The Amnesty International India study, which is the first of its kind, discovered nearly 100 Indian women politicians faced abuse on social media during last year’s elections.
Researchers found they suffered substantially higher abuse than fellow British and American female lawmakers, and one out of every seven tweets which included mention of the female politicians in India was either problematic or abusive.
Some 95 female politicians received nearly 1 million hateful mentions on Twitter between March and May – of which one in five was sexist or misogynistic.
The study discovered women who voice their views are not just abused for their opinion but also for their gender, caste, religion, marital status and other elements of their identity.
Hasiba Amin, social media convener for the Indian National Congress party, said she had suffered “traumatising” abuse since going into politics in 2014.
She said: “Rape threats were routine, as were character assassinations, insinuations about my sexual relationships with older men ... Now, in 2019, I have considerably reduced my activity on Twitter. I ask myself how trollable is that and whether I really need to put up my opinion.”
Muslim women politicians were subjected to 94 per cent more ethnic or religious slurs than their female counterparts belonging to other religions. Unmarried women were also found to suffer a disproportionate amount of abuse.
Shazia Ilmi, a politician from the country’s largest party, the BJP, said: “More women should be entering politics. But the price that I pay is too much for what I choose to do. The price includes being trolled incessantly, being the victim of online harassment, having a lot of remarks passed about what I look like, my marital status, why I have or don’t have children, etc – all the filthiest things you can think of.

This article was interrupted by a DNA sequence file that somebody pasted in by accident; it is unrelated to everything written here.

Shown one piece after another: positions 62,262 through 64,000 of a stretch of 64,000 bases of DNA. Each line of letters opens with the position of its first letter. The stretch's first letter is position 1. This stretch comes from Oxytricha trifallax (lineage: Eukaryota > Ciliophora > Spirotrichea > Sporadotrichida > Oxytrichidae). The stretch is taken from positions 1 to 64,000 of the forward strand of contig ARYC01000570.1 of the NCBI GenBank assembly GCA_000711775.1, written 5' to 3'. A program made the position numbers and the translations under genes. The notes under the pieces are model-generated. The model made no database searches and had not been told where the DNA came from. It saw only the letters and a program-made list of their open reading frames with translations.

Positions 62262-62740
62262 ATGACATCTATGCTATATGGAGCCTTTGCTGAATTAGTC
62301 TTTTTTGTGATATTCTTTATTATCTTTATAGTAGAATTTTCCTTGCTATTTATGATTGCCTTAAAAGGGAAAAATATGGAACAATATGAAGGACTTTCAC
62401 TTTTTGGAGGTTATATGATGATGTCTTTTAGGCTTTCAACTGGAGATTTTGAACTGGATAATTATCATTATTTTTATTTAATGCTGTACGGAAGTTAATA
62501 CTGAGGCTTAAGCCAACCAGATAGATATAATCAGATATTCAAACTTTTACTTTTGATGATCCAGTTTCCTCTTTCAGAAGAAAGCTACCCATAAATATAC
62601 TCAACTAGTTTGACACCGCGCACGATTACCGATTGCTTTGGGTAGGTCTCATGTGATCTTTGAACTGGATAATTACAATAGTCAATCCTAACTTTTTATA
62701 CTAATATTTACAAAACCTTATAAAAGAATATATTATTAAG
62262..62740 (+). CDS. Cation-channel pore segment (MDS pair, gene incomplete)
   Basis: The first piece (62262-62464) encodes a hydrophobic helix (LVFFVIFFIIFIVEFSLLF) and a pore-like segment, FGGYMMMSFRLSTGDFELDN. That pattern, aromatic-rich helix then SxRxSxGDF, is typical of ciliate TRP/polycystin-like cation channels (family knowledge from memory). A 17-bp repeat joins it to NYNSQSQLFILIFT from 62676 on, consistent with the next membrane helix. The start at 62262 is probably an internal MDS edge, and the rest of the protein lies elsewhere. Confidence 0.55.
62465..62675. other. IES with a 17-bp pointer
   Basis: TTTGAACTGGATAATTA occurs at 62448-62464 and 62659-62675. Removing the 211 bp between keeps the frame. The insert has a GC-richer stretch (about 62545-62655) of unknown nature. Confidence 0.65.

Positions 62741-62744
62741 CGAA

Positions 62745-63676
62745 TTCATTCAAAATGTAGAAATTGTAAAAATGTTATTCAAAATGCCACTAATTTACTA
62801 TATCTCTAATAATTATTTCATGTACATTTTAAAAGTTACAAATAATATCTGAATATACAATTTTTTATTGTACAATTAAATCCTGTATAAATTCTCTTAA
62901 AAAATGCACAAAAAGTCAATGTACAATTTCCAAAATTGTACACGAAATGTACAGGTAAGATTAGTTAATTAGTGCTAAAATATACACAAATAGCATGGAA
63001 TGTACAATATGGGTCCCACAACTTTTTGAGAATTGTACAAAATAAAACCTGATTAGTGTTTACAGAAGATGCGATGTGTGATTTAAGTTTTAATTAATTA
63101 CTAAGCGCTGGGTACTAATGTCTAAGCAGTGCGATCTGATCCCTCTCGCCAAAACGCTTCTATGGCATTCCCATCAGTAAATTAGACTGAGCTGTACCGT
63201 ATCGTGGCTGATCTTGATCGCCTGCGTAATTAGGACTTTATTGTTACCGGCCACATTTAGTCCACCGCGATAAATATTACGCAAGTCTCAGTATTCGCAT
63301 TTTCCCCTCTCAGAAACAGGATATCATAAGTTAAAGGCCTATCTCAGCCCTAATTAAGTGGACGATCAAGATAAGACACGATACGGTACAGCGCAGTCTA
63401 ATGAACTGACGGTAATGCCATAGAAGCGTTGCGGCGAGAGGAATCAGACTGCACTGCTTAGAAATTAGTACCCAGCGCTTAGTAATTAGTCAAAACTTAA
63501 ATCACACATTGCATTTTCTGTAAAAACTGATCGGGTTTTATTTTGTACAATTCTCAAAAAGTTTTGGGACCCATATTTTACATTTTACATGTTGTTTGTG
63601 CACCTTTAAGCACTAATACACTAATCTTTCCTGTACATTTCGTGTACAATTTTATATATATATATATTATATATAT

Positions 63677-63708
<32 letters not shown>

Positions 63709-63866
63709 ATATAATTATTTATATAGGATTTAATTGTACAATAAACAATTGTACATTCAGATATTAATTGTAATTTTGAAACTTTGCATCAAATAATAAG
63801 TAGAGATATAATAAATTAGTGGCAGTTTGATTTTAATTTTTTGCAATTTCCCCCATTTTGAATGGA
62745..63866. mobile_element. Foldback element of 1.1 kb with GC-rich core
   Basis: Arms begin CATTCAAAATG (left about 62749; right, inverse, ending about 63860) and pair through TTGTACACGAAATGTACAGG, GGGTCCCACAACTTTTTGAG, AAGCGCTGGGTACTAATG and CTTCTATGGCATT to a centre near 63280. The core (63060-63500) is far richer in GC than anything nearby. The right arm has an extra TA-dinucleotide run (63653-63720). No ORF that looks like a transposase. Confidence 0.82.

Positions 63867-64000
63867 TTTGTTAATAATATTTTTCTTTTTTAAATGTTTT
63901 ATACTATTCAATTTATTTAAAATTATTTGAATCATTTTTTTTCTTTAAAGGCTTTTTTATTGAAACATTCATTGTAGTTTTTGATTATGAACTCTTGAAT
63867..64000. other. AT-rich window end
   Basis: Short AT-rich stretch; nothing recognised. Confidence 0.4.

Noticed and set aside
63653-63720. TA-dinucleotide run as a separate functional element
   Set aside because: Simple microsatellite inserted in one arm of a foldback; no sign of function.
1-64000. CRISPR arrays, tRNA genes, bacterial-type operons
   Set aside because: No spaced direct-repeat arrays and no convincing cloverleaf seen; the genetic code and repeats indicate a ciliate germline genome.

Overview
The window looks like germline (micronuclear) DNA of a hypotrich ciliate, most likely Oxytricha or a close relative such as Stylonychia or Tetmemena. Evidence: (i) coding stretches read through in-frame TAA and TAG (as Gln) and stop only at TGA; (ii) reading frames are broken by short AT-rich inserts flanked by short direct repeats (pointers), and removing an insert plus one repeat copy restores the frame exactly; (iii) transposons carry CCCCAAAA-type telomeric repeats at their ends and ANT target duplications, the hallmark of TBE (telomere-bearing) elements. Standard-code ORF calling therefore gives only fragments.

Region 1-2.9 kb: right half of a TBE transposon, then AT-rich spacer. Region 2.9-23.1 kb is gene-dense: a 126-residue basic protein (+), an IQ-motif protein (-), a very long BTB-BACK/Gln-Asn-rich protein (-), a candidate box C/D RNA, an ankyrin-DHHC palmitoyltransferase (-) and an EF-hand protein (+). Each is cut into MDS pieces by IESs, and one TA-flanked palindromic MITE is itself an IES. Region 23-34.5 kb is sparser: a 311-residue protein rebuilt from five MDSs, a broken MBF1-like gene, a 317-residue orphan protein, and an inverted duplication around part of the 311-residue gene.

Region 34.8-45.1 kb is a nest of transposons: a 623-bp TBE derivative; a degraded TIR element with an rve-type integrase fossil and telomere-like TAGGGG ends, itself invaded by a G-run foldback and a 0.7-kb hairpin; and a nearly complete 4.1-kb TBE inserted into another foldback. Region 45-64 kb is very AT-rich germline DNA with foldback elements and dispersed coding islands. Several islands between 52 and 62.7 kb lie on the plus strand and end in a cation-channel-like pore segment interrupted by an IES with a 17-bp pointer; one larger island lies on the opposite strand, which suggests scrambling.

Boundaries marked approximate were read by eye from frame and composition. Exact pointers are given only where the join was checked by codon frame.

“If they don’t like my strong opinions, they do not remark on my work but call me a ‘whore’ in every language that is used in India”.
She said being a Muslim woman is sometimes a “huge burden” and she is subjected to so much more hate than that suffered by a Muslim man.
Kavita Krishnan, from Communist Party India (Marxist-Leninist) Liberation, said: “It is particularly frustrating and mentally stressful when you report something, but Twitter or Facebook says that ‘this does not violate their norms’. I feel these platforms should either get rid of their reporting business or stop pretending that they have these norms, because if they are not going to act on them then they should not have them at all.”
Avinash Kumar, executive director of Amnesty International India, said: “Women are regularly and relentlessly subjected to abuse on the platform, which has a silencing effect on them.”
Amnesty International India showed its findings to Twitter and asked whether the social media platform had introduced any processes to curb abuse during the recent general election.
“Building a Twitter free of abuse, spam and other behaviours that distract from the public conversation is one of their top priorities,” a spokesperson for Twitter said.
“It has made strides in creating a healthier service and continues to further invest in proactive technology to positively and directly impact people’s experience on the service.”
Female Indian politicians have also seen men publish fake, doctored intimate porn videos of them which are known as “deepfakes” and are a growing problem around the world.
Chandrani Murmu, the nation’s youngest member of parliament at 26, was the victim of a “deepfake” which saw her face overlaid onto an explicit video before she was elected last year.
Dr Debarati Halder, managing director of the Centre For Cyber Victim Counselling and co-author of Cyber Crimes Against Women in India, told CNN men were disseminating “deepfake” porn of female politicians.